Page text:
The bulletproof super material that's paper-thin

A new polymer composite can absorb the impact from high-velocity projectiles and instantly repair itself

Bullet hole
(Image credit: ThinkStock/iStockphoto)

If researchers from Rice University and MIT have their way, the super soldier of the future will be outfitted in razor-thin armor that's impervious to bullets. The team of mechanical engineers and materials scientists have developed a special ballistics material that's just 20 nanometers thick (a water molecule is just one-nanometer wide) and can stop a deadly projectile in its tracks.

The material, a structured polymer composite made of alternating rubbery and glassy layers, can absorb the kinetic energy from high impact assaults with startling efficiency. During tests, researchers blasted it with tiny glass beads that simulated the impact from a 9-millimeter bullet. The ultra-thin layers didn't just halt a projectile in its path, but sealed up around the embedded bead.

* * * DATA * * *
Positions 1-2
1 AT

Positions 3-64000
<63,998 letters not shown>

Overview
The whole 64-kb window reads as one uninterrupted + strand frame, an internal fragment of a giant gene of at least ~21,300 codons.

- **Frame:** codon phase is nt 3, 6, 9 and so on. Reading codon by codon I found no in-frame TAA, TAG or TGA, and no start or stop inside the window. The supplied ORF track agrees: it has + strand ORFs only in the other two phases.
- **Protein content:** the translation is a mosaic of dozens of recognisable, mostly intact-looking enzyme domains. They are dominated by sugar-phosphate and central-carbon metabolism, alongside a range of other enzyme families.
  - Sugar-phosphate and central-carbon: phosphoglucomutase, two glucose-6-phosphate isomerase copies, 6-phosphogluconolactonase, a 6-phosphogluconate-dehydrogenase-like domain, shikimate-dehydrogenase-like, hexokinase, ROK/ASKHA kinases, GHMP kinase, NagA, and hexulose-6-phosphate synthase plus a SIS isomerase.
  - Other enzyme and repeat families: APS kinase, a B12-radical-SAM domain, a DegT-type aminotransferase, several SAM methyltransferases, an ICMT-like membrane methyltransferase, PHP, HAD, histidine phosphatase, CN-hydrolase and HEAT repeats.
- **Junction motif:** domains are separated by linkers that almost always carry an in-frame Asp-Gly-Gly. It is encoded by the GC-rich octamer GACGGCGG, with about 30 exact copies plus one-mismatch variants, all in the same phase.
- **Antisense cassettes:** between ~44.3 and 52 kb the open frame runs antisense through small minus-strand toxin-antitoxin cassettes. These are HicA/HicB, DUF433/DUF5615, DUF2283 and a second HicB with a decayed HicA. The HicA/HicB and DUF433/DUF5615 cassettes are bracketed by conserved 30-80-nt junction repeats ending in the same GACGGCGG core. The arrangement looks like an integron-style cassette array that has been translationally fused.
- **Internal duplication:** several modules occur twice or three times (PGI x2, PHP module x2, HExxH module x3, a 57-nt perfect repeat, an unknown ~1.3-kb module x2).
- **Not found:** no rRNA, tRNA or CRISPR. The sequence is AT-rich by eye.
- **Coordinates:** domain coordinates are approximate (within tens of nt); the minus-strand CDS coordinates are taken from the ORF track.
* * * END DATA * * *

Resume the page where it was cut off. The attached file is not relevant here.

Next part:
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In addition to yielding better body armor for soldiers and police, the composite could potentially provide more resilient outer layers for spacecraft to ward off meteorite fragments and other space debris, and more durable jet-turbine blades.

Take a look:

Sources: ABC News, Rice University, ZeeNews

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